Let’s follow up on the Long Range Anti-Ship Missile (LRASM) a bit, shall we? For the sake of this discussion, let’s assume that we now have a 500 nm, ship launched (VLS), high subsonic missile that doesn’t, yet, have complete and fully functional autonomy. In other words, it’s a missile like all the rest of our missiles. It requires a destination (target) and then it can use it’s own on-board sensors (short range radar and/or EO) for final guidance. That’s exactly what ComNavOps suggested ought to be produced in the previous post as an interim product while the fantasy autonomy was being perfected.
So, we have a missile. Somewhere out there we think there might be a surface target. How do we find the target (the right target!) and generate a shooting solution?
Well, the first possibility is the ship’s own radar, Aegis/AMDR. Unfortunately, the detection range will be on the order of 50 nm (the Navy has declined to tell me the exact detection range in this scenario).
Another possibility is a carrier AEW Hawkeye. Two problems here, though. One is the range is still limited to probably around 150 -200 nm. Yes, the claimed detection range of the APS-139/145 radar is 300+ nm but that’s for large airborne, non-stealthy targets. A semi-stealthy ship (and every ship built today is semi-stealthy) in the “ground clutter” of the ocean’s surface is not going to be detected at anywhere near those ranges. The second problem is that if we’re going to be dependent on a Hawkeye then that means that our LRASM is only effective as part of a carrier group.
Of course, we could always postulate that we extend the Hawkeye’s location out a couple hundred miles in the direction of the anticipated threat. However, since we’re going to launch a missile, presumably we’re at war. That means that the enemy will be busy doing pesky little things like shooting down Hawkeyes that stray away from the protection of the carrier group. In fact, the reality is that the Hawkeye may actually operate somewhat behind the group for greater protection. So, I guess that option is out.
Satellites? They don’t generate shooting solutions despite what popular belief might hold.
Submarines? Possible, though that’s a very unreliable, hit and miss proposition complicated by the difficulty the sub would have transmitting targeting data without giving up its location.
The ship’s own helos? Helos have relatively short ranged radars and extending their location carriers the same risk as the Hawkeye. It’s just not realistic to send a helo a few hundred miles out to attempt targeting.
UAVs? That’s a possibility. I don’t think we have a surface ship launched UAV with the requisite range, sensors, and stealth but such a UAV could possibly be developed.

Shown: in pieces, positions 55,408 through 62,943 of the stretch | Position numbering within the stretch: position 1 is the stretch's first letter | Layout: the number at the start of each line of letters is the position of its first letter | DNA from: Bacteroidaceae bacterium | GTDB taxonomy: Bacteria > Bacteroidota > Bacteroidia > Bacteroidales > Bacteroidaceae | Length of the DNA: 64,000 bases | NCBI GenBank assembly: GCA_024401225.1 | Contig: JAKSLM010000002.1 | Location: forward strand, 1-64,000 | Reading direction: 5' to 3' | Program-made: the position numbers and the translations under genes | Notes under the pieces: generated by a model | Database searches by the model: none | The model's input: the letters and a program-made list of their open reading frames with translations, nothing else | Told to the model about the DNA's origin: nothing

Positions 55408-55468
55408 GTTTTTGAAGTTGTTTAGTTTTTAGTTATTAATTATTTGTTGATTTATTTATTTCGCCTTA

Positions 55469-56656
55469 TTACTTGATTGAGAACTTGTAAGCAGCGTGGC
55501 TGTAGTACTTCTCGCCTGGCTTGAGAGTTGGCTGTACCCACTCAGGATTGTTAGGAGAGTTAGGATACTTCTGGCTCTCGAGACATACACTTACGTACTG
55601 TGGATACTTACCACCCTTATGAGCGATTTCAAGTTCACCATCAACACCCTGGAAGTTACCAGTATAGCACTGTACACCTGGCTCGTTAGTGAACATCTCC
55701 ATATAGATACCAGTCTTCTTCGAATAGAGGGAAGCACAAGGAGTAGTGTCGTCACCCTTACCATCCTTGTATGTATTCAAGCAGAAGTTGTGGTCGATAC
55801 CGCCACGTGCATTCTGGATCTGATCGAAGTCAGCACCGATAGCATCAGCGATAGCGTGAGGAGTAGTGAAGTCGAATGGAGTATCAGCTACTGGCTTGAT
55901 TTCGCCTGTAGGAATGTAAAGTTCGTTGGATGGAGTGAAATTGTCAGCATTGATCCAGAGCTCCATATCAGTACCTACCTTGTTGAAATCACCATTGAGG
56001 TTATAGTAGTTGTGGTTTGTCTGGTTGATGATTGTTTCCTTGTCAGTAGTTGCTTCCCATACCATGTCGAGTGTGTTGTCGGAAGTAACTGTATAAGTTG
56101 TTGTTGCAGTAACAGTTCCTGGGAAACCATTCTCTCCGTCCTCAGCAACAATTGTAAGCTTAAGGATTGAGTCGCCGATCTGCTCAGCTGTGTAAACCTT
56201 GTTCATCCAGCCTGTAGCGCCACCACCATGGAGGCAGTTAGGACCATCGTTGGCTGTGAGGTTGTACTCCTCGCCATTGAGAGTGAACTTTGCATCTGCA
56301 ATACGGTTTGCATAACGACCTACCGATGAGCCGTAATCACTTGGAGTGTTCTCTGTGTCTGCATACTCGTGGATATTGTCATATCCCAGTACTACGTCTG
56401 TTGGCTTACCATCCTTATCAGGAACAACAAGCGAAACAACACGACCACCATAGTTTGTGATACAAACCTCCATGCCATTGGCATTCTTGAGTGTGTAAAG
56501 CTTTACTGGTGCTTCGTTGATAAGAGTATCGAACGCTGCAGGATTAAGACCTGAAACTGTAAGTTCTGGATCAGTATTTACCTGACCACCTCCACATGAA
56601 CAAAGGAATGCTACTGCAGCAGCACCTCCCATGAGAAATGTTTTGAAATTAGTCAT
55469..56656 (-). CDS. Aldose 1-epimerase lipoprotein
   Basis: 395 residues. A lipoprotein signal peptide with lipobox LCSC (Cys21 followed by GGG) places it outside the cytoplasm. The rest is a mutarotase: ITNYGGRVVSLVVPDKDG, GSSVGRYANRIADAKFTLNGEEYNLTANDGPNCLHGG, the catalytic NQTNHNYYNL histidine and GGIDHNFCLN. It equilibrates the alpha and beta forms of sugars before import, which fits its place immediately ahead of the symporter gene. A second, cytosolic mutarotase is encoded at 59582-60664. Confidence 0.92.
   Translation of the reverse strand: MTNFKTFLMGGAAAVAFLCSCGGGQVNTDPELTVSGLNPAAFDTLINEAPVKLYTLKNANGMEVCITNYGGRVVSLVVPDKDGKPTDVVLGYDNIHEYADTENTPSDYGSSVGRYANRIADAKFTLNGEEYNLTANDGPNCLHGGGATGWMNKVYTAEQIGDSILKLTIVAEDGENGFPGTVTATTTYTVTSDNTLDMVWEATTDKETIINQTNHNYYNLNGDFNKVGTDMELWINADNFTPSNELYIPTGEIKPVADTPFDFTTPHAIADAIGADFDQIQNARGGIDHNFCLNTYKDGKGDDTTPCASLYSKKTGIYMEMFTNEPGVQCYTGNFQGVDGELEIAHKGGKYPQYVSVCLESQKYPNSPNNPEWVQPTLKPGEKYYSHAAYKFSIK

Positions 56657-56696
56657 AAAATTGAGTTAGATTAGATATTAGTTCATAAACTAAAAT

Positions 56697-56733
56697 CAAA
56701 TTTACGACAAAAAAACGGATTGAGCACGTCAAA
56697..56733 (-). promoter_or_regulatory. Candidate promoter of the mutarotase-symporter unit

Passive sensing? That’s a very real possibility but would involve triangulation of multiple sensor sources. This is, at least partly, what I believe the Navy’s OUBOARD/COBLU system is designed to do. The actual capabilities of the system are not public knowledge so I have no basis to comment further.
F-35? Well, here’s an option that has some possibility. A stealthy, survivable aircraft that can operate on its own and penetrate enemy air coverage and defenses would be just the ticket for this type of targeting challenge. This may be a mission the F-35 could excel at. Of course, as with the Hawkeye, this ties the LRASM to F-35A land bases or F-35C carriers and limits our ability to operate our surface ships offensively on their own. This also assumes that the F-35 works as advertised which it does not, as yet. Aside from stealth and flight issues, the F-35 apparently lacks a “stealth” means of communication to transmit targeting data, as we’ve discussed in previous posts (see, "Can Anyone Talk To The F-35?").
Hopefully, by now you’re getting the idea. A weapon is only half the problem. The other, and more important and more challenging, half is targeting (see, "Weapons Don't Matter!"). There’s no point having a 5,000 nm missile if you can’t reliably target beyond 50 miles. [that’s why the Chinese “carrier killer” is a joke] So, am I suggesting that we only design short range missiles and abandon the LRASM? No! I’m suggesting that we give equal thought to development of targeting capabilities and development of appropriate tactics that will enable long range targeting.
The astute among you will have noticed that I haven’t addressed target discrimination. It’s not enough to simply detect a “blip” a few hundred miles out. You also have to know whether that blip is friendly, neutral, or hostile. Generally, that means getting the detecting platform and sensor even closer to the enemy – a difficult problem becomes even more difficult.
I’ve also not addressed the use of air launched LRASM. That’s a separate topic with its own considerations.